Reformed Reflections

The Evangelical Fellowship Of Canada (2)


Picture of Fundamentalism 

I am well aware, Fundamentalism is something to be aware of. However, the reporters expressing their fear and their consequent desire for withdrawal had painted a caricature of the real situation. They described only the fundamentalists of the most extreme type. I have not read very often such a strongly coloured presentation of fundamentalism as in Acts of Synod of 1949. As I am working on a doctoral thesis entitled "The Historical Background of Fundamentalism", I have read naturally a host of opinions of what fundamentalism is supposed to be. The report of 1949 states in brief:


 1. "Fundamentalism is at best Arminian, but in fact anti-theological. Fundamentalism lacks a controlling theological principle, such as the doctrine of the Sovereignty of God." (9) This is certainly a sweeping statement as many fundamentalists believe in the sovereignty of God and the total depravity of man.


2. "Fundamentalism has no World and Life View or, if it has, it is a negative one. Fundamentalism is exclusively other-worldly. It has no conception of the Kingdom of God in its meaning for this life and this world. The world, it says, is not ours, but Satan's. Instead of the Scriptural demand for separation from worldliness, it substitutes isolation from the world. It has no use for science, except in terms of its practical benefits and its possible use in defense of Scripture."


3. "In the sphere of Christian life and worship too, the Fundamentalist is far removed from the Reformed believer. With its fallacious view of the Kingdom of God, Fundamentalism is deprived of the ability to make dependable Christian moral judgments on all social problems."


4. "Fundamentalism is sectarian. It has no conception of the task of the church as institute. It rejects the denominations as man-made organizations, and often comes close to denouncing them as part and parcel of the condemned world. To the sects, the denominations are legitimate fields far proselyting.. On this score the Fundamentalists, are in practice, as on other scores in theory, in complete isolation. from the main stream of Evangelical Protestantism. Lacking a sound doctrine of the Church, their  notions regarding the problems and practices of ecclesiastical co-operation are hopelessly confused." (10) Those interested in complete details of these charges and counter charges should read pages 288-322 of Acts of the Chr. Ref. Synod 1949.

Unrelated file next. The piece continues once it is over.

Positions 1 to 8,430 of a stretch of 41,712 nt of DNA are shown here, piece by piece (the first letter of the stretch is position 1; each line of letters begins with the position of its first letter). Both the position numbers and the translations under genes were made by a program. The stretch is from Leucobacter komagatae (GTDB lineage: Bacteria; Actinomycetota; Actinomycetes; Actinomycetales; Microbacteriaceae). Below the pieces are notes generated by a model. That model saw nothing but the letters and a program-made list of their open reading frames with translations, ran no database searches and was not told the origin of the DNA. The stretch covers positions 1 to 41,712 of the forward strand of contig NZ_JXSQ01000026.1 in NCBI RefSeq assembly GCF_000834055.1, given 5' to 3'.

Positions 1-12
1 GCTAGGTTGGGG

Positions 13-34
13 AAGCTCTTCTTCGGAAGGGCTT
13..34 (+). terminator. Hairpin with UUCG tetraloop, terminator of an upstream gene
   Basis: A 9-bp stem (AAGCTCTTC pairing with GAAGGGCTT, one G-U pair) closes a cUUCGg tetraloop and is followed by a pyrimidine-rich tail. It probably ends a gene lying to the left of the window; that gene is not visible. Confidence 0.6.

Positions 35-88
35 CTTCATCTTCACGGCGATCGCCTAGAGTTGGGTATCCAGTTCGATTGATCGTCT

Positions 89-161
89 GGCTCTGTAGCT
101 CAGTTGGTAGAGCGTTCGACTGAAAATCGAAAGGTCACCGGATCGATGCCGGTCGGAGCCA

End of Membership 

The majority report did not immediately convince the Synod. It advised that the status quo should be maintained, while a committee would study the relationship with the N.A.E. In 1950, when the issue was discussed again, Synod advised to continue membership for another year. However, Synod expressed its emphatic disapproval of activities such as revival meetings and mass evangelism. The following year, a majority vote decided to terminate the Christian Reformed Church's affiliation with the N.A.E. In that same year our ties were severed. Thus ended our ecumenical adventure with evangelical Christians. Why? The nightmare of a lone Christian Reformed denomination being drowned in a sea of fundamentalism was being played up by some. The extremists were set up as a model and judgments and evaluations were based upon this caricature. However, the fundamentalists, though they have their errors and misconceptions of God's Word, are still fellow Christians. As it was said in the minority report of 1949 "Without accepting their errors we recognize them as fellow Christians. That is not inconsistent with our Reformed convictions. We do not surrender one iota of our Reformed truth. And if some of our people be disturbed about evangelical meetings being held, supposedly under N.A.E. auspices, we make it plain that these meetings are not held under N.A.E., as explained above. In this way we may teach our people both to hold to our Reformed position and to recognize also the wider body of Christians, who  are after all part of the fold of our Lord and therefore spiritually related to us." (11)